UConn’s scientific glassblower, Daryl Smith, fashions specialized glassware like this rotary evaporator bump trap for hundreds of faculty and graduate students to use in teaching and research.
More from UConn Chemistry
Thursday, February 16th, 2017
04:45 PM - 05:45 PM
Storrs CampusChem A203
Graduate Student Seminar
"Derivatization With Cost-Effective Fmoc-Amino Acid-Osu Reagents for Peptide Fragmentation Mechanism Study"
Refreshments will be served at 4:30pm. All are welcome.
Wednesday, February 22nd, 2017
04:30 PM - 05:30 PM
Storrs CampusChem A203
"Reliable and Reversible Molecular Linkages for Chemical Biology"
M. G. Finn
Host: Xudong Yao
Refreshments will be served at 4:15pm. All are welcome.
Thursday, February 23rd, 2017
09:30 AM - 10:30 AM
Storrs CampusIMS 20
Cold Thoughts on Perovskite Fever
Dr. Tao Xu
Northern Illinois University
The latest progress in solution process-based organic-inorganic hybrid perovskites solar cells is reshaping the growth pattern of any previous photovoltaic technologies and has raised a storm of research fever. However, despite the success in boosting efficiency, it also appears high time to inject an intense dose of cold thoughts into this globally-spreading âperovskite feverâ, because perovskite solar cells are still facing several critical challenges. Prominently, these hybrid perovskites suffer from the materials instability in moisture, the use of environment-hazardous lead, the costly and unstable complex organics as hole transport materials, the use of precious metals as back cathode, the hysteresis in current-voltage scans, the tricky engineering of good-quality perovskite films. Moreover, there are still some missing puzzle pieces for a comprehensive basic science understanding of the extraordinary excellence in both charge transport and light harvesting in hybrid perovskite materials so as to provide crucial fundamental clues that can navigate future research towards the approach of better photovoltaic materials by designing. In this talk, I will present some of our work on tackling these challenges. First, I will show that nickel, as an industrial commodity metal with work function of 5.1 eV, can replace gold as the back cathode in perovskite solar cells with competitive performance to gold-cathoded cells, and the work function and the conductivity of the cathode are both fundamentally important factors impacting the photovoltage and fill factor of the perovskite solar cells. Furthermore, I will also show that when partial iodides in CH3NH3PbI3 are replaced with pseudohalide ions thiocyanate (SCN-), the resulting SCN-containing perovskite films strikingly rival the conventional CH3NH3PbI3 films in terms of moisture-tolerance as evidenced by their tolerance in 95% relative humidity in air for over 4 hours without significant degradation, in contrast to pristine CH3NH3PbI3 films that degraded in less than 1.5 hours. The solar cells based on the SCN-containing perovskite thin films exhibit efficiency comparable to that of CH3NH3PbI3-based cells fabricated in the same way. In this talk, I will also present our recent discovery of a new kind of electron-lattice interaction in semiconductors, namely electron-rotor interaction discovered in hybrid perovskite materials using isotope effects and the unusual optical and electronic properties of perovskite materials under high pressure condition. Moreover, I will also discuss our discovery of some abnormal optoelectronic properties of hybrid perovskites under high pressure, which modulates their bond length and bond angle. These fundamental studies provide a new coordination in the mechanistic foundation needed for better materials by designing.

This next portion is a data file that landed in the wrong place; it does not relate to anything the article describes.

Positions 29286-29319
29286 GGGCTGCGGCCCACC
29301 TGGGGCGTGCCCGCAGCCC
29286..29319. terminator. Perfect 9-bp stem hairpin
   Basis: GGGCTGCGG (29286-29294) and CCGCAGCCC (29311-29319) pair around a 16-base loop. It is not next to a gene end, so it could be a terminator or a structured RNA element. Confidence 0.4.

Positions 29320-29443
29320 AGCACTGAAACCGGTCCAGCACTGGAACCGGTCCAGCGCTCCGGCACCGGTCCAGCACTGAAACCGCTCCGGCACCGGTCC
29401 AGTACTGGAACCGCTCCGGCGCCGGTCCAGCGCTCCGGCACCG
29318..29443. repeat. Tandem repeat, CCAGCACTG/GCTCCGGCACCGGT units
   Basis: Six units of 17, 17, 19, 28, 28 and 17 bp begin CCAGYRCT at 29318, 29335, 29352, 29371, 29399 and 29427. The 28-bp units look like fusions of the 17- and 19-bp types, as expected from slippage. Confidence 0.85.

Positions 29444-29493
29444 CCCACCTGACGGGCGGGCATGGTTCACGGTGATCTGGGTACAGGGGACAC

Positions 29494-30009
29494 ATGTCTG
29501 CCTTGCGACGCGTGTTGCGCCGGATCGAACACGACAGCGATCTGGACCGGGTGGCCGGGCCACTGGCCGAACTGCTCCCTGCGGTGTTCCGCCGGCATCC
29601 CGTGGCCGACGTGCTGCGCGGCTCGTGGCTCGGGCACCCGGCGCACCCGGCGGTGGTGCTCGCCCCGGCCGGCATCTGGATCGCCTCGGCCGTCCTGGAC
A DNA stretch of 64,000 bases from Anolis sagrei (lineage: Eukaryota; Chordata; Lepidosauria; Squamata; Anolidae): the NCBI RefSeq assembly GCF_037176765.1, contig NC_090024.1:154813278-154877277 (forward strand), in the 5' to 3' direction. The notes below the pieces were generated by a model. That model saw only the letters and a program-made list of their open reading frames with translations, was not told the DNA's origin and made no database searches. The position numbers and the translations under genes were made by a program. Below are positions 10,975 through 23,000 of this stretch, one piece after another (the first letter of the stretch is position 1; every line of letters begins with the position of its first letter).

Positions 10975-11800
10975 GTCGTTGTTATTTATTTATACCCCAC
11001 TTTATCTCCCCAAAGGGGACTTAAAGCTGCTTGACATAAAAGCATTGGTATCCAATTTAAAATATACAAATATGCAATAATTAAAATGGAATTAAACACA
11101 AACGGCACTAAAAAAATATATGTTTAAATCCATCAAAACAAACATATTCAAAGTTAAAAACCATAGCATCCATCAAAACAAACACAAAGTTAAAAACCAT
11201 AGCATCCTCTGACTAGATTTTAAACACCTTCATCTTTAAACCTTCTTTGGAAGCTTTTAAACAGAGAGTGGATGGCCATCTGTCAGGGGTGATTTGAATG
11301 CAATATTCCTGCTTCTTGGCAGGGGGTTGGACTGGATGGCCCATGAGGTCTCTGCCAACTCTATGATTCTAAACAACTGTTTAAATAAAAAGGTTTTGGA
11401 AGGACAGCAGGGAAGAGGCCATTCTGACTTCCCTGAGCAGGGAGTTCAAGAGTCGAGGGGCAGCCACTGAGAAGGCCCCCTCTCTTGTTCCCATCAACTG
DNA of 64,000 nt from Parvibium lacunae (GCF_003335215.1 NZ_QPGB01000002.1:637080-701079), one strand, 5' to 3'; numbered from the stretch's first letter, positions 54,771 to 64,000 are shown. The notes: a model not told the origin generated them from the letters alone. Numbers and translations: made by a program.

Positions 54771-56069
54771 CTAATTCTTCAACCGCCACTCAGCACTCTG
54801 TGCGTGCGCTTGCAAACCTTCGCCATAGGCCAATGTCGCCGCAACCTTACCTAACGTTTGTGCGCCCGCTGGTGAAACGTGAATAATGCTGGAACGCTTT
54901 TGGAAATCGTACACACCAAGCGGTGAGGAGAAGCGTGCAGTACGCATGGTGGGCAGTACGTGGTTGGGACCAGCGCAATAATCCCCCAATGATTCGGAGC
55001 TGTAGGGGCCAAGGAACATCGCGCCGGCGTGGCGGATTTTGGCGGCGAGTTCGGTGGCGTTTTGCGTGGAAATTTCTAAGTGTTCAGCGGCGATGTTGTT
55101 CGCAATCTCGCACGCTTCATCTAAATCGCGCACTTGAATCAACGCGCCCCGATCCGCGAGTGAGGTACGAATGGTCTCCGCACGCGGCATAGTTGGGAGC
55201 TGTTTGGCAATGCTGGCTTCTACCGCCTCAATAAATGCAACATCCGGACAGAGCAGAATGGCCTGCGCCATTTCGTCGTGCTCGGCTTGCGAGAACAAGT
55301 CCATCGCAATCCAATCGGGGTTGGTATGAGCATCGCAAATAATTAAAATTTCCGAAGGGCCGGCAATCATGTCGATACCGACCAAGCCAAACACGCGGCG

Tao Xu joined the faculty of Northern Illinois University in August 200